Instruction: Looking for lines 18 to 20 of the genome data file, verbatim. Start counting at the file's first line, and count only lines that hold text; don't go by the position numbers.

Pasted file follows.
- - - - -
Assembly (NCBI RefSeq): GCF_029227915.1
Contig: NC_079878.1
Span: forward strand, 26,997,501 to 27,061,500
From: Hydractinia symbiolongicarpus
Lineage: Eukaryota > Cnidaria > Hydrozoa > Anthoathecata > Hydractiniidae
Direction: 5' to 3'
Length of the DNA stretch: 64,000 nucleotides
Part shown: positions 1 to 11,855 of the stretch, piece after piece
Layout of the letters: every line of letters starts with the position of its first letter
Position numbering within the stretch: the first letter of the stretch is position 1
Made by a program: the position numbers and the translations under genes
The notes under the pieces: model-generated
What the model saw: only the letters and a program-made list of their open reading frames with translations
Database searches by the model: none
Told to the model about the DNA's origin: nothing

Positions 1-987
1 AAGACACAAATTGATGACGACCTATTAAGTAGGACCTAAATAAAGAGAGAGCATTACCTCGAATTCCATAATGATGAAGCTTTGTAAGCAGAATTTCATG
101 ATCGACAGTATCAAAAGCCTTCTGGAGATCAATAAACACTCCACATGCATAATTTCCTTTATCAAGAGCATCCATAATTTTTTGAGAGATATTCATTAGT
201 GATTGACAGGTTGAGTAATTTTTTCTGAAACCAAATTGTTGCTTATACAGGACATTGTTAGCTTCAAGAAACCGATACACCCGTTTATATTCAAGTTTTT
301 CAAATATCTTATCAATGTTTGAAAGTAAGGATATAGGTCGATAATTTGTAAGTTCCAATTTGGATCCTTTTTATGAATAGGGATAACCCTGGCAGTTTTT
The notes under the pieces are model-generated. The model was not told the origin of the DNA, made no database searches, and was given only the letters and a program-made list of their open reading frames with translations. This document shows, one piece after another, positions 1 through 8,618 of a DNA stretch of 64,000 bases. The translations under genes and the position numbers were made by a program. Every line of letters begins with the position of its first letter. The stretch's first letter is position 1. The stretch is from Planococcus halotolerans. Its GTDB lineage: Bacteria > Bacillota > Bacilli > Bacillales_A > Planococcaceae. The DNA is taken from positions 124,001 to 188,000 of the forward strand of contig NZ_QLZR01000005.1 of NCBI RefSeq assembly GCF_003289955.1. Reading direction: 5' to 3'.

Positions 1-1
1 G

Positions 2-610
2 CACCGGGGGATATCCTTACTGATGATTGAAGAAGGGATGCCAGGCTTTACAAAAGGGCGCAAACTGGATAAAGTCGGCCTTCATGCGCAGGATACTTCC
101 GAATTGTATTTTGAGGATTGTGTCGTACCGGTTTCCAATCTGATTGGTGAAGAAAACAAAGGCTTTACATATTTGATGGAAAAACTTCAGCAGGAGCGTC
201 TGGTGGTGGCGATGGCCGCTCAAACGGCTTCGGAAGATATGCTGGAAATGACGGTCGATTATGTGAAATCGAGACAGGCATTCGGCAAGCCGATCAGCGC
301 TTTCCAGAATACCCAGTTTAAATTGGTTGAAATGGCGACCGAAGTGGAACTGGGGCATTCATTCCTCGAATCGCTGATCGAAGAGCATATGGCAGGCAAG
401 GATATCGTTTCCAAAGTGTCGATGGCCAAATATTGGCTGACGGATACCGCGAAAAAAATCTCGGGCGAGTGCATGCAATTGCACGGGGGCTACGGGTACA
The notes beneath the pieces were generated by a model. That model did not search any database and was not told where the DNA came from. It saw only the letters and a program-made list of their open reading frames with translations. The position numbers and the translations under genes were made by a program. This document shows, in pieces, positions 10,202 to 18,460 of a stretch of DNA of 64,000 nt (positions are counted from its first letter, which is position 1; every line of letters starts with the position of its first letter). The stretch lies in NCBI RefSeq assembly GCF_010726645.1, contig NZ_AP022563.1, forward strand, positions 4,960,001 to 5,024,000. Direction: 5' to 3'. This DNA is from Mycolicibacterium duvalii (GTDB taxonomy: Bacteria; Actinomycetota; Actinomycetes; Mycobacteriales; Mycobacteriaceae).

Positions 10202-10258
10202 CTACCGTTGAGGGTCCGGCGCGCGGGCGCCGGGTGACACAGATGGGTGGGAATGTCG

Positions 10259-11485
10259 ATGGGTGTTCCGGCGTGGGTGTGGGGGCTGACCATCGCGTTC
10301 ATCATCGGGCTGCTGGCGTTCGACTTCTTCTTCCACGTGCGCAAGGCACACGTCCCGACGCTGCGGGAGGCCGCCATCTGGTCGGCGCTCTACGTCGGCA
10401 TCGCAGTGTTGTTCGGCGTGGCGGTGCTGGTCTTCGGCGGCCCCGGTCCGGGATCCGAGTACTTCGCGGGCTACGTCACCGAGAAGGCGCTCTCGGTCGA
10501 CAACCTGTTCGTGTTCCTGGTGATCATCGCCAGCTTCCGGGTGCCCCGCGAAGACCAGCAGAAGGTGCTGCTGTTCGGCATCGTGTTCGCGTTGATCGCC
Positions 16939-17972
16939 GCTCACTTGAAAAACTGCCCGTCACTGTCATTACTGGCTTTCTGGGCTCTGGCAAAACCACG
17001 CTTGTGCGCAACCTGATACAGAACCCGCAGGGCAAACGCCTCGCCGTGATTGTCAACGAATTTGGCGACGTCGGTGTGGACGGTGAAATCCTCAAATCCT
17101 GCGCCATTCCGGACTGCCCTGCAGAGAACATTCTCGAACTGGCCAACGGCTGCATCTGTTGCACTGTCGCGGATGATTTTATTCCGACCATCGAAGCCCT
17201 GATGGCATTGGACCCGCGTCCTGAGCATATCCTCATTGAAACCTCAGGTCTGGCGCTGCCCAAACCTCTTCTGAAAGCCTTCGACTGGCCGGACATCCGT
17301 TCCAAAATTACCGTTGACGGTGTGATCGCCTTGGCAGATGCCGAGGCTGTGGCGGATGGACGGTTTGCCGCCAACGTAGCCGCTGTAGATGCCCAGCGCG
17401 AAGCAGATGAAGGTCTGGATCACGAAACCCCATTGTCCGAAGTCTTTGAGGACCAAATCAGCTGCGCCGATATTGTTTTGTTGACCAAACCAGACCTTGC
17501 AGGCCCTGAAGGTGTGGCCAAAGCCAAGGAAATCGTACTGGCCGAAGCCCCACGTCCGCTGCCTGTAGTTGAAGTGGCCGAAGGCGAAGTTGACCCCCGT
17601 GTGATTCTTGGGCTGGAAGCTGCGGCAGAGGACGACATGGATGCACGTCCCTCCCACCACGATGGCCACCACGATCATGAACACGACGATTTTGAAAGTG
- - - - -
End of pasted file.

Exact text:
101 ATCGACAGTATCAAAAGCCTTCTGGAGATCAATAAACACTCCACATGCATAATTTCCTTTATCAAGAGCATCCATAATTTTTTGAGAGATATTCATTAGT
201 GATTGACAGGTTGAGTAATTTTTTCTGAAACCAAATTGTTGCTTATACAGGACATTGTTAGCTTCAAGAAACCGATACACCCGTTTATATTCAAGTTTTT
301 CAAATATCTTATCAATGTTTGAAAGTAAGGATATAGGTCGATAATTTGTAAGTTCCAATTTGGATCCTTTTTATGAATAGGGATAACCCTGGCAGTTTTT